The first atomic clock was an ammonia absorption line device at 23870.1 MHz built in 1949 at the U.S. National Bureau of Standards (NBS, now NIST).

Boulder, Colorado

BoulderBoulder, COCity of Boulder
NIST is headquartered in Gaithersburg, Maryland, and operates a facility in Boulder, Colorado.

Malcolm Baldrige National Quality Award

Baldrige AwardMalcolm Baldrige National Quality Improvement Act of 1987Malcolm Baldrige National Quality Program
It is administered by the Baldrige Performance Excellence Program, which is based at and managed by the National Institute of Standards and Technology (NIST), an agency of the U.S. Department of Commerce.

United States Department of the Treasury

Treasury DepartmentU.S. Treasury DepartmentU.S. Treasury
From 1830 until 1901, the role of overseeing weights and measures was carried out by the Office of Standard Weights and Measures, which was part of the United States Department of the Treasury.
After 1901, responsibility was assigned to the agency that subsequently became known as the National Institute of Standards and Technology.

Technical Guidelines Development Committee

NIST works in conjunction with the Technical Guidelines Development Committee of the Election Assistance Commission to develop the Voluntary Voting System Guidelines for voting machines and other election technology.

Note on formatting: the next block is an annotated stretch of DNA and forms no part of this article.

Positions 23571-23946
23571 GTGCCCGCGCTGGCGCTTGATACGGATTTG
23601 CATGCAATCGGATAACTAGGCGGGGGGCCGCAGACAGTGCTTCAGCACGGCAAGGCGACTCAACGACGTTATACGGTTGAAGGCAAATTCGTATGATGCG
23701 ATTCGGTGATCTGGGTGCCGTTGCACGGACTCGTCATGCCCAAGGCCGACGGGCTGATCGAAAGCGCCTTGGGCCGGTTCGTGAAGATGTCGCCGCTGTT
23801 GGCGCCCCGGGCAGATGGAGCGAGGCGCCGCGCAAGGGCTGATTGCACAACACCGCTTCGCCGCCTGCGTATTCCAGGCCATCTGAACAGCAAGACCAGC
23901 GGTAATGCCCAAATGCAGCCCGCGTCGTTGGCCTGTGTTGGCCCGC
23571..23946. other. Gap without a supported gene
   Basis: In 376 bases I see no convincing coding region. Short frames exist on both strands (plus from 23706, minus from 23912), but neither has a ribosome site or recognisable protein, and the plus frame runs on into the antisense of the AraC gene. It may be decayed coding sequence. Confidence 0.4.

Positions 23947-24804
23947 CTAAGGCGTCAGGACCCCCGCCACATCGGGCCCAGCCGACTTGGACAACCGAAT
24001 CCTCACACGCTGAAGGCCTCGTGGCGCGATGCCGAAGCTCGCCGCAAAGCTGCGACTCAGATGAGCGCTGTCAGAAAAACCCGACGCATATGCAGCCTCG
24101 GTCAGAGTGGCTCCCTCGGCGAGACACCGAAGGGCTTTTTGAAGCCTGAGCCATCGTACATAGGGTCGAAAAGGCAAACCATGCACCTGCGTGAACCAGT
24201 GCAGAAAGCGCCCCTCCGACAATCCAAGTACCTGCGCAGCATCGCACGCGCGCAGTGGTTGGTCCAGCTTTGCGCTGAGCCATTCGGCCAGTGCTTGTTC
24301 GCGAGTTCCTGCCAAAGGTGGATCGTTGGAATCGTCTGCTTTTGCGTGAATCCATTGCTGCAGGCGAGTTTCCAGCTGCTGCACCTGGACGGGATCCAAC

The Technical Guidelines Development Committee (TGDC) of the National Institute of Standards and Technology supports the Election Assistance Commission in the United States by providing recommendations on voluntary standards and guidelines related to voting equipment and technologies.

Advanced Technology Program

NIST ATPTechnology Innovation Program
The NIST Advanced Technology Program (ATP, or NIST ATP) is a United States government (U.S. Department of Commerce, National Institute of Standards and Technology) program designed to stimulate early-stage advanced technology development that would otherwise not be funded.

American Recovery and Reinvestment Act of 2009

ARRAAmerican Recovery and Reinvestment ActRecovery Act
NIST's 2009 budget was $992 million, and it also received $610 million as part of the American Recovery and Reinvestment Act.